Cons of Divorce Bifurcation
“What are the disadvantages of bifurcated divorce?” Here are they-
#1. You will lose the benefits of filing a joint income tax return:
If you divorce before the end of the tax year, you will not be able to file a joint income tax return. This means you will likely have to pay more in taxes as a single person.
This can be a big problem, especially if you have to pay a lot in taxes. Speak with a tax advisor to see how bifurcating your divorce will impact your taxes.
#2. You will lose any health insurance benefits:
If your spouse’s health insurance currently covers you, you will lose that coverage if you divorce. This can be a major disadvantage, especially if you have pre-existing health conditions.
Make sure you have another form of health insurance lined up before divorce. You may be eligible for COBRA benefits, but those can be expensive.
#3. More expensive:
Bifurcating your divorce can be more expensive than getting a traditional divorce. This is because you will have to pay for two sets of divorce lawyers and file two sets of divorce papers.
If you are on a tight budget, this may not be your best option. Speak with a divorce lawyer to see if bifurcating your divorce is the right choice for you.
#4. Delays are still possible:
Although taking the initial steps to bifurcate your divorce may help speed up the process, there is still a chance that it could be delayed. This is because the court may not grant the divorce right away if one party does not agree to the terms.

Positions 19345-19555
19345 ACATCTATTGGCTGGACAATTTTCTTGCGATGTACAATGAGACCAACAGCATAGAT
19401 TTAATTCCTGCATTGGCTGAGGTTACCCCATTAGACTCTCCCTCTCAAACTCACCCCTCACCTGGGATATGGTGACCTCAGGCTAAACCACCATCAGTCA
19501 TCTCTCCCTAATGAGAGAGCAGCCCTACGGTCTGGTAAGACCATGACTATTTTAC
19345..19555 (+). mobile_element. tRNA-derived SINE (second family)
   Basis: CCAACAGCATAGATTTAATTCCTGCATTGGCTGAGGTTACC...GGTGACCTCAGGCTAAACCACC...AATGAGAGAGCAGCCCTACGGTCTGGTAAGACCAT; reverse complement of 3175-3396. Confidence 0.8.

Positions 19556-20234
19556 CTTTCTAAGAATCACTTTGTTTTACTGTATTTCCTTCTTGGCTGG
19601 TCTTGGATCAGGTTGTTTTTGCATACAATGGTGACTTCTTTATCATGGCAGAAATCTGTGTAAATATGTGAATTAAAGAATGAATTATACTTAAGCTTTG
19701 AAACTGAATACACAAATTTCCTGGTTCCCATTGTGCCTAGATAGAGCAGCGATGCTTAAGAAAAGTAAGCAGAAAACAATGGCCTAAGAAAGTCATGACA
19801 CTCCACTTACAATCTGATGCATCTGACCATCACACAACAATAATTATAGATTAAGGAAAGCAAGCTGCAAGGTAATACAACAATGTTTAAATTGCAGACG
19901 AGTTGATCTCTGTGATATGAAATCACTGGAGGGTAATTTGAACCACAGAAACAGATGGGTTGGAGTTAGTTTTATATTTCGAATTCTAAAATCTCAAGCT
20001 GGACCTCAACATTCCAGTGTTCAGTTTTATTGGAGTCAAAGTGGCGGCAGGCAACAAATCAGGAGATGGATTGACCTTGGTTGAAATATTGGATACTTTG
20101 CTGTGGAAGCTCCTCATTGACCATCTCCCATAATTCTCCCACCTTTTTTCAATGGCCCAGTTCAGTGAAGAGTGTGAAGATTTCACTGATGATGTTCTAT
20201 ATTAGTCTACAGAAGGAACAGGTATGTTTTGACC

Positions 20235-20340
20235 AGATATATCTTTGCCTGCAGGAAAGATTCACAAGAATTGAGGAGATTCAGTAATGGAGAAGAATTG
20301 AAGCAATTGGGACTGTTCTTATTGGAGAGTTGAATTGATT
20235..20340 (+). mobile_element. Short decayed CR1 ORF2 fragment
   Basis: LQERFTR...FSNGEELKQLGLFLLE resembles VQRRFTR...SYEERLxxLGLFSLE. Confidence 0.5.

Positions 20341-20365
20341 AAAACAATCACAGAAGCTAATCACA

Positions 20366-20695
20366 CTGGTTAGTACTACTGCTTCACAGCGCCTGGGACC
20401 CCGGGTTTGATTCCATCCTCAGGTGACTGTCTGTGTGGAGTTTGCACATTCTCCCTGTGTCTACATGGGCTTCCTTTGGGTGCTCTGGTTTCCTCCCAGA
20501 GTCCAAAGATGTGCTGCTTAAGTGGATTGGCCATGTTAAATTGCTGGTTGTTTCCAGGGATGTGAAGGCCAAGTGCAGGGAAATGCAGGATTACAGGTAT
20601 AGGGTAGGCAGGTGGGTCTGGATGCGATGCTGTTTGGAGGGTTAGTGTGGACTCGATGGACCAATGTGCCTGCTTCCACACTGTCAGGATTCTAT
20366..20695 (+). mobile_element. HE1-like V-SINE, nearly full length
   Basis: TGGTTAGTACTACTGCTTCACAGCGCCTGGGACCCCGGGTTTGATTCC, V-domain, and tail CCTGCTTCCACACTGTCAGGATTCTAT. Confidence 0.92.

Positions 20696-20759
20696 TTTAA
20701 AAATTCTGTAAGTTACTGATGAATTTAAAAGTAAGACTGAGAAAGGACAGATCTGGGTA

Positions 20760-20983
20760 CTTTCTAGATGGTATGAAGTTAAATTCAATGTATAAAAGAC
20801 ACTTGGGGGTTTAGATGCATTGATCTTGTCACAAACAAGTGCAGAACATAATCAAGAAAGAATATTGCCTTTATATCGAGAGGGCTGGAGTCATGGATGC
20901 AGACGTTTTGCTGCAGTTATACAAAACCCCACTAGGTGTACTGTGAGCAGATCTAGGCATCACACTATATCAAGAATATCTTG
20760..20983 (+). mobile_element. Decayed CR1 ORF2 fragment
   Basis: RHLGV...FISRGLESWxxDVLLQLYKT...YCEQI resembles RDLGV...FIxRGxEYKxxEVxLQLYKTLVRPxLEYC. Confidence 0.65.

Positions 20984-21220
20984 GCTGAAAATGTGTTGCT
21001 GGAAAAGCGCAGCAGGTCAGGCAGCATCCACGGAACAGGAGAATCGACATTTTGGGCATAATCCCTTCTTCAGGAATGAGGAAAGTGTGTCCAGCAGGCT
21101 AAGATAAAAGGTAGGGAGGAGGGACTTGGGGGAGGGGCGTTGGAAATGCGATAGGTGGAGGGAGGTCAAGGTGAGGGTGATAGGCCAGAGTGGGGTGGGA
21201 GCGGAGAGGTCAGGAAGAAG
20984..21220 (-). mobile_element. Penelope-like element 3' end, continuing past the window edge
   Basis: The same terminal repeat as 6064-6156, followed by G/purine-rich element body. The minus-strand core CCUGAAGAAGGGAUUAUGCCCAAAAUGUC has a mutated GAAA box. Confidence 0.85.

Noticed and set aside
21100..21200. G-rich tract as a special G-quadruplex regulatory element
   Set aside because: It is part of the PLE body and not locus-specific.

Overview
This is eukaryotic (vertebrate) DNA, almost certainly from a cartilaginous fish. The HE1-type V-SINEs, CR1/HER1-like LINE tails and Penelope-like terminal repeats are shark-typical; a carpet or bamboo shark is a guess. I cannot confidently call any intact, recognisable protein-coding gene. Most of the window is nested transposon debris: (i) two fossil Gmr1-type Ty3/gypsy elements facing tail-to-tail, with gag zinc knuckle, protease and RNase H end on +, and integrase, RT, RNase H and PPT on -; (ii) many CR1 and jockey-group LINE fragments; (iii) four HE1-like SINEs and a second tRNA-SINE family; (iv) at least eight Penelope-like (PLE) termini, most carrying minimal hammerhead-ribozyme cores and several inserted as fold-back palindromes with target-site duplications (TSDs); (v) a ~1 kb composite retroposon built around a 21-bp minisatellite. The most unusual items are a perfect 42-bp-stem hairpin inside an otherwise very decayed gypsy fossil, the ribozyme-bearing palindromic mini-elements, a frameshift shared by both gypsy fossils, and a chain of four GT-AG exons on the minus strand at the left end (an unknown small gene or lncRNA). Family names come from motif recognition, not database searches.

Thus, bifurcation isn’t always a quick or hassle-free solution for those looking to divorce.
Should I bifurcate my divorce?
Now that you know some of the pros and cons of divorce bifurcation, you may be wondering if it is the right choice for you. Well, it depends on your condition. You will need to weigh the pros and cons to decide if divorce bifurcation is right for you.
For example, divorce bifurcation can be a good option if you want to remarry quickly. Or, if you are the breadwinner in the family and want to keep more of your income, divorce bifurcation can help with that.
On the other hand, if you cannot afford the extra cost or you want to file a joint income tax return, divorce bifurcation may not be suitable for you. After you speak with a divorce lawyer, you’ll be able to tell if bifurcation is the right choice for you and your unique circumstances.
What is a bifurcated deviorce? This video might help you to know more about divorce bifurcation:
FAQs on Divorce Bifurcation Pros and Cons
How do I get a bifurcation divorce?
With a bifurcation divorce, the marriage is legally over before all of the issues in the divorce have been settled. This type of divorce is typically used when couples want to move on with their lives but cannot agree on terms such as property division, child custody, or spousal support.
To get a bifurcation divorce, one spouse must file a petition with the court claiming that there are reasons for an immediate divorce.
After the petition is filed, the court will have a hearing to decide if the divorce should go through. If they decide in favour of the divorce, the couple will be legally separated and able to sort out any remaining issues with help from mediation or negotiation.
However, if the couple cannot agree, they will be forced to go to trial, where a judge will make the final decision.
Is there a statute of limitations on divorce settlements in California?